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If $k < l$ we can consider $\mathbb{R}^k$ to be the subset $\{(a_1, ..., a_k, 0, ..., 0)\}$ in $\mathbb{R}^l$. Show that smooth functions on $\mathbb{R}^k$ considered as a subset of $\mathbb{R}^l$ are the same as usual.

There are two definitions given in Guillemin and Pollack for smoothness

Definition 1: A mapping $f$ of an open set $U \subseteq \mathbb{R}^n$ into $\mathbb{R}^m$ is called smooth if it has continuous partial derivatives of all orders

Definition 2: A map $f : X \to \mathbb{R}^m$ defined on an arbitrary subset $X \subseteq \mathbb{R}^n$ is smooth if for every $x \in X$ there exists an open set $U \subseteq \mathbb{R}^n$ containing $x$ and a smooth map (in the sense of definition 1) $F : U \to \mathbb{R}^m$ such that $F$ equals $f$ on $U \cap X$

Now I'm slightly unsure what the authors mean by "Show that smooth functions on $\mathbb{R}^k$ considered as a subset of $\mathbb{R}^l$ are the same as usual." but based on the answer here I guess that means I have to show that Definition 1 $\iff$ Definition 2 in this case

Also I'm sure the authors mean to consider the topological embedding of $\mathbb{R}^k$ into $\mathbb{R}^l$, which I'll denote by $\phi[\mathbb{R}^k]$

I managed to show Definition 1 $\implies$ Definition 2 in this case

Proof: Suppose that $f : \phi[\mathbb{R}^k] \to \mathbb{R}^m$ is smooth in the sense of Definition 1. Then define $\varphi : \mathbb{R}^l \to \phi[\mathbb{R}^k]$ by $\varphi(x_1, ..., x_n, .., x_l) = (x_1, .., x_n, 0, .., 0)$ and note that $\varphi$ is smooth (in the sense of definiton 1).

Then define $F : \mathbb{R}^l \to \mathbb{R}^m$ by $F = f \circ \varphi$. This map is smooth in the sense of definition 1 since $\mathbb{R}^l$ is an open subset of $\mathbb{R}^l$ and the composition of smooth maps is known to be smooth. Furthermore $F$ equals $f$ on $\mathbb{R}^l \cap \phi[\mathbb{R}^k] = \phi[\mathbb{R}^k]$. So definition 1 implies definition 2. $\square$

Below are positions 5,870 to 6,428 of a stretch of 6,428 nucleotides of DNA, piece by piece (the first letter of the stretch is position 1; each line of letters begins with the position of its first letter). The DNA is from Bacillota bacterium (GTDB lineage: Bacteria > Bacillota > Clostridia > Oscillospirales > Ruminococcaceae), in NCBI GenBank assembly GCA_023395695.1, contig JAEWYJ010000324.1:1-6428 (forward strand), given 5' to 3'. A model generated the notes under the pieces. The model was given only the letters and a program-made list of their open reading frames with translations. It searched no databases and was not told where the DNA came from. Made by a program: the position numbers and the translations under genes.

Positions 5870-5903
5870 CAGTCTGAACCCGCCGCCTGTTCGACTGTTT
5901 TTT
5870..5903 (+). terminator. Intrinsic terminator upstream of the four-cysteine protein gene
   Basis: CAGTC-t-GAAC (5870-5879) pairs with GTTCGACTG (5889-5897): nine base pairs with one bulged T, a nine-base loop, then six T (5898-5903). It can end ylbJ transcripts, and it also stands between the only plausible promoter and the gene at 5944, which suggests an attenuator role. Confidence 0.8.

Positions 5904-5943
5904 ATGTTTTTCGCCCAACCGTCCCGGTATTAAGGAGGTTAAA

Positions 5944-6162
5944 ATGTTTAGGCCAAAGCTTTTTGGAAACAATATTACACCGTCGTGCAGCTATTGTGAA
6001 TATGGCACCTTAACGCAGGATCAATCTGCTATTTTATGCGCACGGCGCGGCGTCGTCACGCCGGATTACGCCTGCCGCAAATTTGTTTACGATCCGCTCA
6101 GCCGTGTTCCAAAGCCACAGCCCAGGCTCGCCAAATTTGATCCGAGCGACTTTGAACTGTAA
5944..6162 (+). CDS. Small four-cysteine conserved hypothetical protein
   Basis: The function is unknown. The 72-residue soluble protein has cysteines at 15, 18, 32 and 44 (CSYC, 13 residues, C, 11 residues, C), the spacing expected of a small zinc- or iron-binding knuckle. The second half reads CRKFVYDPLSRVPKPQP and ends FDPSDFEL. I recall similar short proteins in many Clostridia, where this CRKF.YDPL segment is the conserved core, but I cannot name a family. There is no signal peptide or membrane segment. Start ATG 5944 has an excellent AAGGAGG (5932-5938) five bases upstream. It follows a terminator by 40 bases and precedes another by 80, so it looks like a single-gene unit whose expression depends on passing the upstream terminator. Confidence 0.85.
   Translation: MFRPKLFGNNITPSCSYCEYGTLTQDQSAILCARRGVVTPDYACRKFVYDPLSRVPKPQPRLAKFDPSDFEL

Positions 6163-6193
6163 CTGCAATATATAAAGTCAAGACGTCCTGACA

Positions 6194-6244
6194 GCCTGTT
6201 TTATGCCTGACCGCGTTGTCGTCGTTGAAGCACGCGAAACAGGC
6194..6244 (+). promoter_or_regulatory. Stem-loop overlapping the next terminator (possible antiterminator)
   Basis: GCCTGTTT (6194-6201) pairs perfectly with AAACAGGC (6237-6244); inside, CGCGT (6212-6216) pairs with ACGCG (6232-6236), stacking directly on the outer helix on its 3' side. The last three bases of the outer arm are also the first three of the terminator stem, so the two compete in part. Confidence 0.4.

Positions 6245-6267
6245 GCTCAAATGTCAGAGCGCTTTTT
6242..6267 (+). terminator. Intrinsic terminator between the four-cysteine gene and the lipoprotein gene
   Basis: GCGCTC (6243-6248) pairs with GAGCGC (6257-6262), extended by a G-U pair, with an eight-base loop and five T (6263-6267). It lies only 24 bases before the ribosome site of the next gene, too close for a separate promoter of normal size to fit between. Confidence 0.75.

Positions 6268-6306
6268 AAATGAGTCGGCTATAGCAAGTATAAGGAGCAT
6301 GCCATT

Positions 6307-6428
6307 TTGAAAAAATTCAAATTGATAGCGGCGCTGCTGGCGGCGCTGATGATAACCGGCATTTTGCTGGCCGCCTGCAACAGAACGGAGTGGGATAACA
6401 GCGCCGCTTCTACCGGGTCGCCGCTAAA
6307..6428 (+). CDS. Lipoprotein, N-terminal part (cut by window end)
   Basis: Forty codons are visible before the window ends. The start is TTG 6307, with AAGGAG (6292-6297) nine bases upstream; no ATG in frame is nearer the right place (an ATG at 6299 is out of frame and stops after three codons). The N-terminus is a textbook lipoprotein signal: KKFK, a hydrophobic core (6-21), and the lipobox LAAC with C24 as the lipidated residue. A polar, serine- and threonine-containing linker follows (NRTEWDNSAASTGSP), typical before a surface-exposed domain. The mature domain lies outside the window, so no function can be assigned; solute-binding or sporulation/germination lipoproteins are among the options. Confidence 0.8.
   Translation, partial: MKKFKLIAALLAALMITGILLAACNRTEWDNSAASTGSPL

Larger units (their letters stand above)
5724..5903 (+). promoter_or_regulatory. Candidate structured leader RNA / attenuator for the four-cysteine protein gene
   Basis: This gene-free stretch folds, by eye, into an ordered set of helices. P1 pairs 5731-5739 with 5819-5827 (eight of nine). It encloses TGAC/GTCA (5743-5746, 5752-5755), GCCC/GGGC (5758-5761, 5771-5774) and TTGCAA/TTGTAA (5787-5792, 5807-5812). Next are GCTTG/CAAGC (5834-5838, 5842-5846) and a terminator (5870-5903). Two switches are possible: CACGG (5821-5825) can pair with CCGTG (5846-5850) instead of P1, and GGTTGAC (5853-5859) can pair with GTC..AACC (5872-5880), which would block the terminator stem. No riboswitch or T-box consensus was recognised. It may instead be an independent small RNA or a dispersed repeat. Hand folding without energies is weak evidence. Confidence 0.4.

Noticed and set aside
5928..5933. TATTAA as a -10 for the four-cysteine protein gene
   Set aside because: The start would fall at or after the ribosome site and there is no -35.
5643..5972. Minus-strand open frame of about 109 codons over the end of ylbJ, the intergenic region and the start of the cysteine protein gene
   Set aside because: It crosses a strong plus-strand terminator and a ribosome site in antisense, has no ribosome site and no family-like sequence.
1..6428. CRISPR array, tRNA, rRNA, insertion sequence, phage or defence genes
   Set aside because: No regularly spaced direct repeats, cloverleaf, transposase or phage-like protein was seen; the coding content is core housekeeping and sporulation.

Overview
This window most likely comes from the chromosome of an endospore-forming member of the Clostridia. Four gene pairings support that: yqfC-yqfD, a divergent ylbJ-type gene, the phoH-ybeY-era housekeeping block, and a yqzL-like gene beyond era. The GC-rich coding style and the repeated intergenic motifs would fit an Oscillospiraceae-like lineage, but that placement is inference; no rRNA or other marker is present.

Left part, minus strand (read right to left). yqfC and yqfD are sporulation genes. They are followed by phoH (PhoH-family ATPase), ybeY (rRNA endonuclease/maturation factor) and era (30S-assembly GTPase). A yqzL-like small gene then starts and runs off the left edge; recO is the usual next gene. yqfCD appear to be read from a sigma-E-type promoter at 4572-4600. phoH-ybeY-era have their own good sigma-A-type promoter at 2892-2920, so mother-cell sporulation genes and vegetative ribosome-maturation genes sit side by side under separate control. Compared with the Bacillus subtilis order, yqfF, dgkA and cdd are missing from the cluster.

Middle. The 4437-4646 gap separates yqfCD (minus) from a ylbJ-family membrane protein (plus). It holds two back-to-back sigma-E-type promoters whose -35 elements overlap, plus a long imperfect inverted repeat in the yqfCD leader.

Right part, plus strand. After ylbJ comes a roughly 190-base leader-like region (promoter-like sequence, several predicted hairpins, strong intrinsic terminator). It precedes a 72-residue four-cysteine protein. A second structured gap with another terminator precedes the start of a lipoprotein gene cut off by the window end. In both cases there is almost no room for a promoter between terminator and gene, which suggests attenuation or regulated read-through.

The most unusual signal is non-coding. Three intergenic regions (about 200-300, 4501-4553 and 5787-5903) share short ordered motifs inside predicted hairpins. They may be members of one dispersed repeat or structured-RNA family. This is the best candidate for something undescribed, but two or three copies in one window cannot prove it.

I'm not sure how to show that Definition 2 implies definition one. I could let $f : \phi[\mathbb{R}^k] \to \mathbb{R}^m$ a map and suppose that for each $x \in \phi[\mathbb{R}^k]$ there existed an open set $U \subseteq \mathbb{R}^l$ containing $x$ and a smooth map $F : U \to \mathbb{R}^m$ such that $F$ equals $f$ on $U \cap X$, but after that I'm unsure how to show that $f$ is smooth in the sense of definition 1


EDIT: I think there's a big error in my proof that Definition 1 $\implies$ Definition 2 because $\phi[\mathbb{R}^k]$ isn't even an open set of $\mathbb{R}^l$ so we can't suppose that $f$ is smooth in the sense of definition 1.

Similary I don't see how we can prove the converse because no matter what $\phi[\mathbb{R}^k]$ will never be open in $\mathbb{R}^l$

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What the exercise asks you to show is that any map $f\colon \mathbb{R}^k\to \mathbb{R}^m$ is smooth in the sense of Definition 1 (with $U = \mathbb R^k$) if and only if it is smooth in the sense of Definition 2 (where we consider $\mathbb R^k = \mathbb R^k\times 0\subset\mathbb R^l$).

Hint: It should be straightforward that if $f$ is smooth in terms of Definition 2, then it is also smooth according to Definition 1. For the converse implication consider $F\colon \mathbb R^l\to\mathbb R^m$, $(x_1,\dots,x_l)\mapsto f(x_1,\dots,x_k)$.

Hover the following to see some more details:

Suppose $f$ is smooth in Definition 2; that is, around every point $x = (x_1,\dots,x_k,0,\dots,0)\in\mathbb R^k\times 0\subset \mathbb R^l$ there exists an open neighbourhood $U\subset \mathbb R^l$ and a map $F\colon U\to\mathbb R^m$ which is smooth according to Definition 1 and such that $F|_{\mathbb R^k\cap U} = f|_{\mathbb R^k\cap U}$. Since all partial derivatives of $f|_{\mathbb R^k\cap U}$ are also partial derivatives of $F$, we get that $f|_{\mathbb R^k\cap U}$ is smooth in Definition 1 as well. In particular, $f$ is smooth at $x$. But $x$ was arbitrary, so that we get that $f$ is smooth in Definition 1.


Now suppose that $f$ is smooth in Definition 1 instead and consider the map $F$ defined in the hint. Its partial derivatives are trivial or those of $f$. In particular, $F$ is smooth in Definition 1 (with $U = \mathbb R^l$). But since $f = F|_{\mathbb R^k}$, this shows that $f$ is also smooth in Definition 2.

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